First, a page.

ZEBRA – 3.V [Rock Candy remaster] (2016)
Rock Candy records reissued some time ago the first two ZEBRA albums, and now it’s time for their obliquely titled third record “3.V“(a reference to how long it had taken to record it), ‘Remastered & Reloaded’ with a brilliant sound.
By 1986, the Zebra was facing pressure from Atlantic Records to produce a hit album. The self-titled debut went Gold certified, but follower No Tellin’ Lies had weaker sales although the quality of material was just as impressive. For their third release, the band made a concerted effort to create a more widely-accepted commercial album and to this end, Zebra succeeded.
ZEBRA 3.V is wonderful Melodic Rock album – at times AOR, at times light progressive – with a lush production typical of the era (1986) criminally ignored fundamentally by the fans of the genre itself, which is a shame.
The album is rarely mentioned in any favorite list, but the fact is that few Melodic Rock aficionados (old and new) simply never have listened 3.V!
There were many reasons for this to happen: by the time “3.V” was put on sale, the record company had all but pulled support for the project, dooming it to obscurity despite the fact that includes some of the band’s finest work.
Another point (although now may look irrelevant) was the confusing title, using mixed media to resolve a nonsensical phrase: ‘3.V but read three point five’. In the mid-eighties you needed a high-impact title, instantly recognizable and a more ‘glammy’ front cover to seduce.
Anyway, always the important thing is the good music, and 3.V packs a lot inside.
“3.V” was the first produced album by the band (in fact Randy Jackson) and the most songs are strongly keyboard-infused by Felix Hanemann’s synths, with catchy melodies and the radio oriented choruses that ruled the 1985-86 period in the genre.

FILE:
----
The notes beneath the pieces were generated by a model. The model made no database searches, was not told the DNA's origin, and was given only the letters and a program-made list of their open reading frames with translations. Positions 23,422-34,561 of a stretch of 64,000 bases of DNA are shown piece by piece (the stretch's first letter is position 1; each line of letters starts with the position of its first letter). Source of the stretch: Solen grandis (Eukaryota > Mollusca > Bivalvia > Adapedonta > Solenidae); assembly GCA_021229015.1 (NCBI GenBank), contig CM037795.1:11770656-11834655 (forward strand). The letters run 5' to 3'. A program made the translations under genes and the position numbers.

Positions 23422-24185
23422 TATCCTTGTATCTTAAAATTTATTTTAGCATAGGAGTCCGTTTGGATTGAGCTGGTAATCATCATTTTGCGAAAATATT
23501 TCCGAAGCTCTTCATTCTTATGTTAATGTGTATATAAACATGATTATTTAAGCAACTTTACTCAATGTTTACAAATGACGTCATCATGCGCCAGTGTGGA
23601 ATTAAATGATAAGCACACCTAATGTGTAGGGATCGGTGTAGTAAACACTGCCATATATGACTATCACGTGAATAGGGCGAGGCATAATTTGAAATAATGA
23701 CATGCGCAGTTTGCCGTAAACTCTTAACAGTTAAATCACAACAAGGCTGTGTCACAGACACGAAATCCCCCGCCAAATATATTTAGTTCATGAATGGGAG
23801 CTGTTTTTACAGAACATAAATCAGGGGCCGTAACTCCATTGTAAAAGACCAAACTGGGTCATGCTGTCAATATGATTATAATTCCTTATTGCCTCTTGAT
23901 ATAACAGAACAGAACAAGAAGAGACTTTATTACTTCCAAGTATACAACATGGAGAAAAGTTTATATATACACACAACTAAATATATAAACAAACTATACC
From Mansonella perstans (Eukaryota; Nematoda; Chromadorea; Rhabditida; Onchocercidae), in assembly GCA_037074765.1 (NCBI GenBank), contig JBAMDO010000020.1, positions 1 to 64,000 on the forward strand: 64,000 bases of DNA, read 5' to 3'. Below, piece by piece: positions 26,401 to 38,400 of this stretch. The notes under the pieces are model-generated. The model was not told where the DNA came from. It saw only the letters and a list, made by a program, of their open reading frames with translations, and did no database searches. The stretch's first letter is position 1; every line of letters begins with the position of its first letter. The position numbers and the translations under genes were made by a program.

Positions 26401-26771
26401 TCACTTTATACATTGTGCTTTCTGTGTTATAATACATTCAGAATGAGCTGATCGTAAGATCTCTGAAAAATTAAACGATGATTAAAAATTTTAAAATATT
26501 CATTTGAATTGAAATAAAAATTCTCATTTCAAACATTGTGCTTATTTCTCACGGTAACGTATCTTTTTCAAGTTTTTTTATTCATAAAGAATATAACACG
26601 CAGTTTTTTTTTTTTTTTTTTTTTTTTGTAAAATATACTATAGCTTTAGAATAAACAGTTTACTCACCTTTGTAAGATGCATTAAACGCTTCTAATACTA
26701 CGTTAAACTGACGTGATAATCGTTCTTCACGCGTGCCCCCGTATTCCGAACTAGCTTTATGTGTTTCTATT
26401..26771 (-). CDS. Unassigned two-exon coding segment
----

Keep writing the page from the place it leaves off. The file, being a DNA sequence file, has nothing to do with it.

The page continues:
You have kicking rockers with a full-fledged, super processed ’80s sound such as “Can’t Live Without”, the AOR bliss of “He’s Making You The Fool” and “You’ll Never Know” or the melodic rock bounce of “You’re Only Losing Your Heart”.
And of course, there’s the highlight “Hard Living Without You” mixing the best of both worlds with a stupendous musicality, a song that should be considered a Melodic Rock / AOR classic by now.
However, Zebra never would be the ‘typical’ band in the genre, always aiming to offer the listener more substance; “Time” is a pleasant 12-string acoustic affair with a little progressive scent, perhaps the best piece the band has ever recorded. Even with a heavier chorus, the song maintains a melancholy mood throughout and it contains a brilliant ending addendum section which really brings the whole track home.
Then there’s the inspiring and uplifting “Your Mind’s Open”, a great composition based on a really original keyboard arrangement (also played by Hanemann), but not in the frenzy stabbing way, just much more in an orchestrated build providing an excellent aural melody.
And later, we find some kind of a buried diamond; “About to Make the Time”, a genial acoustic / electric driven song with a steady riff and good bass presence throughout. It is a philosophical song which establishes a long pattern that works very well with repetition and should have been placed as the last song on the album – it would have been a gem of a closer.
This could be another mistake in “3.V”, a wrong song sequence. But as said, always the important thing is the good music and this album is plenty of it.
“3.V” would be Zebra’s last studio album for 16 years, a swan song of sorts as they spent their last creative energy on this final run at fame, and certainly delivered a great recording.
This very good three-piece band did not spend a long time on the US national scene, nor did they have tremendous success while they were on that scene. But there is no doubt that Zebra made some unique and original music while they were there.
They are, in a sense, a rare and secret gem of a band which fewer have enjoyed than legitimately should have, especially this “3.V”, a quite brilliant album which deserves to be discovered not only by the new generations, also by ol’ time Melodic Rock / AOR fans that ignored it at the time.
Compared with the last Japanese remaster, this Rock Candy treatment comes a bit more bright at the low end, really well balanced and punchy.
01 – Can’t Live Without
02 – He’s Making You The Fool
03 – Time
04 – Your Mind’s Open
05 – Better Not Call
06 – You’ll Never Know
07 – About to Make The Time
08 – You’re Only Losing Your Heart
09 – Hard Living Without You
10 – Isn’t That The Way
Randy Jackson – Lead Vocals, Guitar, Keyboards
Felix Hanemann – Bass, Keyboards, Synths, Vocals
Guy Gelso – Drums, Percussion, Vocals
BUY IT !